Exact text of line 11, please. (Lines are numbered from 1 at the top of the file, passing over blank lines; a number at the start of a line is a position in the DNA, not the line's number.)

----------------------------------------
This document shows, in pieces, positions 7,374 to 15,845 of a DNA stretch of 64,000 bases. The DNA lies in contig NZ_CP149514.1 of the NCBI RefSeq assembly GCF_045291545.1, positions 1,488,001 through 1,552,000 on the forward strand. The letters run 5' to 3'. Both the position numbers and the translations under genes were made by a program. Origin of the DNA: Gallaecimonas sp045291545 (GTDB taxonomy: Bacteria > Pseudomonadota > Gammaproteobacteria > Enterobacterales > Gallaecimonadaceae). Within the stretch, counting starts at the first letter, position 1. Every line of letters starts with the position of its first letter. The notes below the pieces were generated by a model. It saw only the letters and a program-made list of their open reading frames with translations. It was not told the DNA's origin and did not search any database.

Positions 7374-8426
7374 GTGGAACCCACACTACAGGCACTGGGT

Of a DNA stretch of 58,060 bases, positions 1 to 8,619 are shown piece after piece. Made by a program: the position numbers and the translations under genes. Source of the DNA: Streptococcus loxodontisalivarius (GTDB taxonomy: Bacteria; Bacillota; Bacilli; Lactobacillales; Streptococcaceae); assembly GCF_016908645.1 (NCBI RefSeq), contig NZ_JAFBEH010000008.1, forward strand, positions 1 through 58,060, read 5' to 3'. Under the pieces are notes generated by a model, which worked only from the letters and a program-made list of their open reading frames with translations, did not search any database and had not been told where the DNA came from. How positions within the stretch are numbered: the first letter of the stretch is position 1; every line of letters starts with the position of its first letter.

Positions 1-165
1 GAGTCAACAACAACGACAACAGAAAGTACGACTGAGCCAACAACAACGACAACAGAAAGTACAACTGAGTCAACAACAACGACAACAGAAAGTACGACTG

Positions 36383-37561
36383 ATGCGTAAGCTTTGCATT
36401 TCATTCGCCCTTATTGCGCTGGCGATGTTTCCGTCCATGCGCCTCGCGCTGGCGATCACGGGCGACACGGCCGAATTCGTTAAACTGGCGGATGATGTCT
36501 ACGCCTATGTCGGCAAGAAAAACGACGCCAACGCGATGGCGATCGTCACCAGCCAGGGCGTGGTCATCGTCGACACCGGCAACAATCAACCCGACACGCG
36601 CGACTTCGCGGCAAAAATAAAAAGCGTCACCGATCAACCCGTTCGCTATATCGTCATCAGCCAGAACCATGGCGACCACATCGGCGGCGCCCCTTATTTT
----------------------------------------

36601 CGACTTCGCGGCAAAAATAAAAAGCGTCACCGATCAACCCGTTCGCTATATCGTCATCAGCCAGAACCATGGCGACCACATCGGCGGCGCCCCTTATTTT